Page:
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Green Energy Debates More about Ideology than Fact.

October 23, 2013/York University’s Sustainable Energy Initiative (SEI) announces the publication of the 5th in its series of research papers on Ontario Electricity Policy. Understanding the Economic Impact of Renewable Energy Initiatives, by SEI Co-Chair Professor Mark Winfield, examines the debates around the Ontario’s Green Energy and Green Economy Act as an energy and economic development strategy. The paper is available at
The paper finds that the empirical data on the employment impacts of the Ontario legislation is extremely limited. Rather, the evidence regarding the economic impacts of the GEGEA is found to be almost entirely based on the results of economic modelling exercises. Critics and supporters of the legislation have arrived at very different conclusions through such studies. These outcomes are similar to those seen in other jurisdictions pursuing renewable energy initiatives. The paper examines the reasons for the different conclusions being reached over the impacts of renewable energy initiatives. Differences in modelling approaches, assumptions regarding the costs of renewable energy technologies relative to non-renewable alternatives and most importantly the treatment and valuation of environmental and other externalities and risks in modelling the cost impacts of different energy technologies are found to be key factors in explaining the different conclusions.
Examining the range of perspectives that underlie these differences in modelling approaches and assumptions, the paper notes that debates surrounding renewable energy initiatives are not bounded by questions directly related to energy policy. Rather they are embedded within wider ideological debates about the appropriate roles of government, public policy and markets in achieving societal goals.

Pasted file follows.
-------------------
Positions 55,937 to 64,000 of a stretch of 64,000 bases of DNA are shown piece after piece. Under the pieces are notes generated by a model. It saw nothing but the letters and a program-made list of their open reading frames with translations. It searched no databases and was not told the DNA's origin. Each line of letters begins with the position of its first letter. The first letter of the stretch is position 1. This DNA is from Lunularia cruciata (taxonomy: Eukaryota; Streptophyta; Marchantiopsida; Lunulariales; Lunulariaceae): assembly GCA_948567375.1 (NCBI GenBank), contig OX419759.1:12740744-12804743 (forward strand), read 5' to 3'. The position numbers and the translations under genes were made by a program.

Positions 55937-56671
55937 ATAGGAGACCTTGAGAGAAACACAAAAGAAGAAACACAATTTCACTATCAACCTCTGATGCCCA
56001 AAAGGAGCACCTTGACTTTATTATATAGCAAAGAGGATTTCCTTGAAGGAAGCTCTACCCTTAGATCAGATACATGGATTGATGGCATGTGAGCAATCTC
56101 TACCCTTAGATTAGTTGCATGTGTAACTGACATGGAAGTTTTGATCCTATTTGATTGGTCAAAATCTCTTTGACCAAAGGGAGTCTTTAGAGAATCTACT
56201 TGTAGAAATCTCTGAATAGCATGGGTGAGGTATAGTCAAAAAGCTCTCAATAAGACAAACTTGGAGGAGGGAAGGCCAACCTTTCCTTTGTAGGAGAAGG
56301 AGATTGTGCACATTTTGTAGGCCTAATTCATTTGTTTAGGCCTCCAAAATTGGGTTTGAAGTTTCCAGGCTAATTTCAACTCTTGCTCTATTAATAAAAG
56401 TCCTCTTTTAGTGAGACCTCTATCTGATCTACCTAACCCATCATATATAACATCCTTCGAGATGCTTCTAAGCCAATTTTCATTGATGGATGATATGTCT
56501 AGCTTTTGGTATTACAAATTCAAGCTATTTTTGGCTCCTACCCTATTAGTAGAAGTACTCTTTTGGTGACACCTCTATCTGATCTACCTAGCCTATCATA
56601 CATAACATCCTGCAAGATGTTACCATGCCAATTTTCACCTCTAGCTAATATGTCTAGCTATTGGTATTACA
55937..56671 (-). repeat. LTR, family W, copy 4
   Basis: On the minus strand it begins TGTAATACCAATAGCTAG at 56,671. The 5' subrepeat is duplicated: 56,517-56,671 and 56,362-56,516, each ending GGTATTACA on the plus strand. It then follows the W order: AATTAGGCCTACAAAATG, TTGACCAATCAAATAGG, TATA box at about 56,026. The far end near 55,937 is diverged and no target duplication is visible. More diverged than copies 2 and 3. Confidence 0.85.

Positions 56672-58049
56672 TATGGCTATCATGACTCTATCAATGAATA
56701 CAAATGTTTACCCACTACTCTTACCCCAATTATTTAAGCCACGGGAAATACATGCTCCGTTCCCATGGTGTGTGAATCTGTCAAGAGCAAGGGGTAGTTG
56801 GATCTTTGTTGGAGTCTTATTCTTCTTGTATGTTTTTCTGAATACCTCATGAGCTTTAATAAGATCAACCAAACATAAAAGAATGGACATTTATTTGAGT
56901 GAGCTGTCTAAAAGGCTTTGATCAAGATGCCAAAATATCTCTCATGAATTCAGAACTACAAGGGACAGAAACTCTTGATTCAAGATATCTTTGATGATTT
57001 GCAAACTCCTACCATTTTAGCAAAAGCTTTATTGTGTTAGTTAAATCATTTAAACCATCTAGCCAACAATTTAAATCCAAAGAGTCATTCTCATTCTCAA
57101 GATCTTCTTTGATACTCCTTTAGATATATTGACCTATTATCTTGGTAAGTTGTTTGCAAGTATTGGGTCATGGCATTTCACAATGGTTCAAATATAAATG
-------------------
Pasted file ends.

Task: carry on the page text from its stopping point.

In policy terms, FITs and similar renewable energy initiatives are seen by their proponents as politically feasible mechanisms for addressing institutionally embedded biases with energy systems in favour of conventional technologies. They are also seen as a means of dealing with the consistent failure of governments to implement effective measures to place meaningful value on the externalized environmental and social costs and risks associated with conventional technologies in energy system planning, design and implementation.
The paper also assesses Ontario’s renewable energy initiative as an industrial development strategy. The paper finds that the province was very late in establishing a coherent strategy for the development of the renewable energy manufacturing and services sector. The future prospects for the sector are found to be under serious threat as a result of the uncertainty regarding the province’s ongoing commitment to the development of renewable energy resources. In the absence of a resolution of the issue of the province’s future direction, and of a coherent sectoral development strategy, the paper finds that there is a serious risk that GEGEA exercise will amount to an expensive but temporary countercyclical intervention as opposed to an investment in development of an industrial sector with potential to make significant long term contributions to the Ontario economy.